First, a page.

City Connects has launched in Poughkeepsie, N.Y., a small city with local challenges and rich cultural resources it is eager to share with its students.
Co-chaired by school Superintendent Eric Jay Rosser and Mayor Rob Rolison, the goal of the cabinet is to create “a community where all children and youth thrive and have equitable opportunities to reach their full potential.”
For Poughkeepsie, achieving this work means addressing local challenges. The city is home to racial and economic segregation. And an estimated 22.7 percent of residents live below the poverty line, according to the school district.
Another challenge for Poughkeepsie, according to municipal officials, is that the city is “resource rich” and “systems poor.” There are, in other words, abundant social and cultural resources. Poughkeepsie is investing $4 million in its 18 parks. Local higher education neighbors include the Culinary Institute of America, Marist College, SUNY New Paltz, and Dutchess Community College. There are dozens of cultural organizations. And while the pandemic has been devastating, it has also inspired new civic ideas and projects.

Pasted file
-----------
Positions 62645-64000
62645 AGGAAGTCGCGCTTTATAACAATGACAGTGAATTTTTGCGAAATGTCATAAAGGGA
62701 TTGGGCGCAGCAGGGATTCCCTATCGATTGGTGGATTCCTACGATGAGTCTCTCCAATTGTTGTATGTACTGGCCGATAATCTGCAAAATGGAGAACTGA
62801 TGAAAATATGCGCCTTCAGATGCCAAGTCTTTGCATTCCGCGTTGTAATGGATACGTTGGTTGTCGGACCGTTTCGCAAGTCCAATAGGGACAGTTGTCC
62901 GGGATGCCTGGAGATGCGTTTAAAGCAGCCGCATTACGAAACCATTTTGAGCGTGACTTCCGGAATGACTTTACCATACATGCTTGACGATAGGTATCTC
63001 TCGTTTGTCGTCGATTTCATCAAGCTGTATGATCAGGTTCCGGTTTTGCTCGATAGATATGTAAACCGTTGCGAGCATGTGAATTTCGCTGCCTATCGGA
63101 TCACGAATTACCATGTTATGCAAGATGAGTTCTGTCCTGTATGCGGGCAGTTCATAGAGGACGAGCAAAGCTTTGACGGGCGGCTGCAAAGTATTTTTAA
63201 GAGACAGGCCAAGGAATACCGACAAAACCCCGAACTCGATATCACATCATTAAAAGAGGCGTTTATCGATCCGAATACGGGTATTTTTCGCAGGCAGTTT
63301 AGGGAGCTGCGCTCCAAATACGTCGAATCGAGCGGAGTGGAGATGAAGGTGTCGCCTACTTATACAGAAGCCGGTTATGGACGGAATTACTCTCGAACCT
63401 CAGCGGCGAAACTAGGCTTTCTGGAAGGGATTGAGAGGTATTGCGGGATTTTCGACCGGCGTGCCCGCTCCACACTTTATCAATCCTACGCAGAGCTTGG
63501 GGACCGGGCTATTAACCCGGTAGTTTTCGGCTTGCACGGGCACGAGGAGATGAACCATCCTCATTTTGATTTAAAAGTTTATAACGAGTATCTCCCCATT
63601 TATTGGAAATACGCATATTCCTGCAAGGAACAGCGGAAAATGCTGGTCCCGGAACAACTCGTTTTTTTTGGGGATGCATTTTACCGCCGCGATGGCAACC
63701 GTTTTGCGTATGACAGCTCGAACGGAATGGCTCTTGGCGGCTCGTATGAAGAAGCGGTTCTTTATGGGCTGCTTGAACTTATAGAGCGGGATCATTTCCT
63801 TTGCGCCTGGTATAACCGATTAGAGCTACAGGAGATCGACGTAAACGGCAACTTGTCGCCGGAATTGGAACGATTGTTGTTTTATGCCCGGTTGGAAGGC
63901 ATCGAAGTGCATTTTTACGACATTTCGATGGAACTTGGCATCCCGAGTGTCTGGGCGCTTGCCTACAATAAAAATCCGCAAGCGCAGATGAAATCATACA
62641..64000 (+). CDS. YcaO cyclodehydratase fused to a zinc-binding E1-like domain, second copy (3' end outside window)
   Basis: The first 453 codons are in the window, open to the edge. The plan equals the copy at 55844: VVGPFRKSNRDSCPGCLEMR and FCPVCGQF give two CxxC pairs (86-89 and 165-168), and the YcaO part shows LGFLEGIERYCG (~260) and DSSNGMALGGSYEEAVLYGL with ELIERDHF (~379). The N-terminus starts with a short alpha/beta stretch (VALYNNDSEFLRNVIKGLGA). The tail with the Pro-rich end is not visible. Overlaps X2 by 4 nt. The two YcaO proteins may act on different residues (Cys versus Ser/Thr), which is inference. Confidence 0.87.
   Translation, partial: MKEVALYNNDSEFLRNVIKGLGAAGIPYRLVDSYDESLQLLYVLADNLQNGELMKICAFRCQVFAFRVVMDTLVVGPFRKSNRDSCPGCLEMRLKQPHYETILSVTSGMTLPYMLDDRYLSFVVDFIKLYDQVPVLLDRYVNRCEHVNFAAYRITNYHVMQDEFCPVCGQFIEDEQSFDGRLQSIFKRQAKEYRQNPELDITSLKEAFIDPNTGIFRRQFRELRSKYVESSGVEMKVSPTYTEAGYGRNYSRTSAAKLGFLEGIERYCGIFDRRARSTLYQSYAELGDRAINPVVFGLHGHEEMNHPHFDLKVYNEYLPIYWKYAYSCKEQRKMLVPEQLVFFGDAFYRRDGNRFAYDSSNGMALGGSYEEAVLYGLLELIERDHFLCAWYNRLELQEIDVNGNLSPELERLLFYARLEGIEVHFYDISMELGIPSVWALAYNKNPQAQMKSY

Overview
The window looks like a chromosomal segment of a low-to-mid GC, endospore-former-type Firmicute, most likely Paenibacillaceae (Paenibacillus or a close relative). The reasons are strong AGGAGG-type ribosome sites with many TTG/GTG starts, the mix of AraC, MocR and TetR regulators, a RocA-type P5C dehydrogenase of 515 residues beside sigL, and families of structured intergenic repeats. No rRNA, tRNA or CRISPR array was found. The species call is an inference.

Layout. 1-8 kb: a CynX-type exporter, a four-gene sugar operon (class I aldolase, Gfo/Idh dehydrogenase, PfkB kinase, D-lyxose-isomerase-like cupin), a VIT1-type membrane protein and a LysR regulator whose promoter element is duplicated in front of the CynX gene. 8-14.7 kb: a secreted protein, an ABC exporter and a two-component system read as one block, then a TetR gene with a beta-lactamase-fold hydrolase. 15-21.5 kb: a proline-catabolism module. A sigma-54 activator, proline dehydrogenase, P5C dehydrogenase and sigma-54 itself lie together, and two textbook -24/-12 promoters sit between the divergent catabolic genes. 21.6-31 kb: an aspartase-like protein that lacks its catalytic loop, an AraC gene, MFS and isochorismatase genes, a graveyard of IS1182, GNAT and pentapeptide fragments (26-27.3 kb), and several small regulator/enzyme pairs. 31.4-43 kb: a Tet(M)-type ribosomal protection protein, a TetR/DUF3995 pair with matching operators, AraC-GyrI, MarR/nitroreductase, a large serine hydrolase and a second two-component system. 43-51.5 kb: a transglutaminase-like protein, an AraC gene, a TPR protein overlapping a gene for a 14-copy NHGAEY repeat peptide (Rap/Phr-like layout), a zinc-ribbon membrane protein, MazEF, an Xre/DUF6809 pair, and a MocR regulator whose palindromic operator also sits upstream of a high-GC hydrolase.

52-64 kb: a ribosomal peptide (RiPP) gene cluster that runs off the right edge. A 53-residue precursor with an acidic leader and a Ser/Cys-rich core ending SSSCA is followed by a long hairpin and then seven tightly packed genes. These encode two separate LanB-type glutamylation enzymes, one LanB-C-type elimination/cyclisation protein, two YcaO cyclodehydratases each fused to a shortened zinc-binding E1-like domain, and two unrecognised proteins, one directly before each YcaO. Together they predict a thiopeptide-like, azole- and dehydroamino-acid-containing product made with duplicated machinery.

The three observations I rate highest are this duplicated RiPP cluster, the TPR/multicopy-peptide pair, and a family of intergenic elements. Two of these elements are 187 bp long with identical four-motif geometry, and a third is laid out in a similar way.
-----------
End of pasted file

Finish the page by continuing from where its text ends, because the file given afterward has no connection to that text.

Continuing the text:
What’s missing is a way to bring these resources to students.
That’s where City Connects comes in. Our model of providing integrated student support is being piloted at Poughkeepsie Middle School.
As Dutchess County Executive Marc Molinaro tells the Mid Husdson News, “We are grateful to partner with the Poughkeepsie City School District and the Boston College Lynch School of Education on this ambitious endeavor. City Connects aligns with the mission of Dutchess County’s Path to Promise initiative: ensuring every child throughout our community has access to the resources necessary to become successful young adults.”
The middle school’s City Connects Coordinator is Jakira Kellogg, a Poughkeepsie High School graduate who has a master’s degree in school counseling.
The Mid Hudson News adds:
“During the first six months of the pilot program, Ms. Kellogg conducted observations of 19 of the 21… sixth-grade classes, noting interactions between students and teachers and entering data into the MyConnects system, which allows the City Connects team to track student progress in the four key areas: academics, social-emotional learning, family, and health. Ms. Kellogg will next hold team meetings with the teachers to determine the strengths and needs of each student.
“One of the initial observations Ms. Kellogg has highlighted is how students benefit from having teachers consistently check on them before beginning a lesson. ‘Asking students questions about how they feel and what’s going on is very helpful for students. Being consistent with it shows you care,’ said Ms. Kellogg.”
This is one of countless examples of how connecting to students on a personal level and connecting students to resources is essential for helping them succeed. And their personal success promises to spillover into their communities. That’s why we hope City Connects’ partnership with Poughkeepsie will produce long-term success for students – and for the city.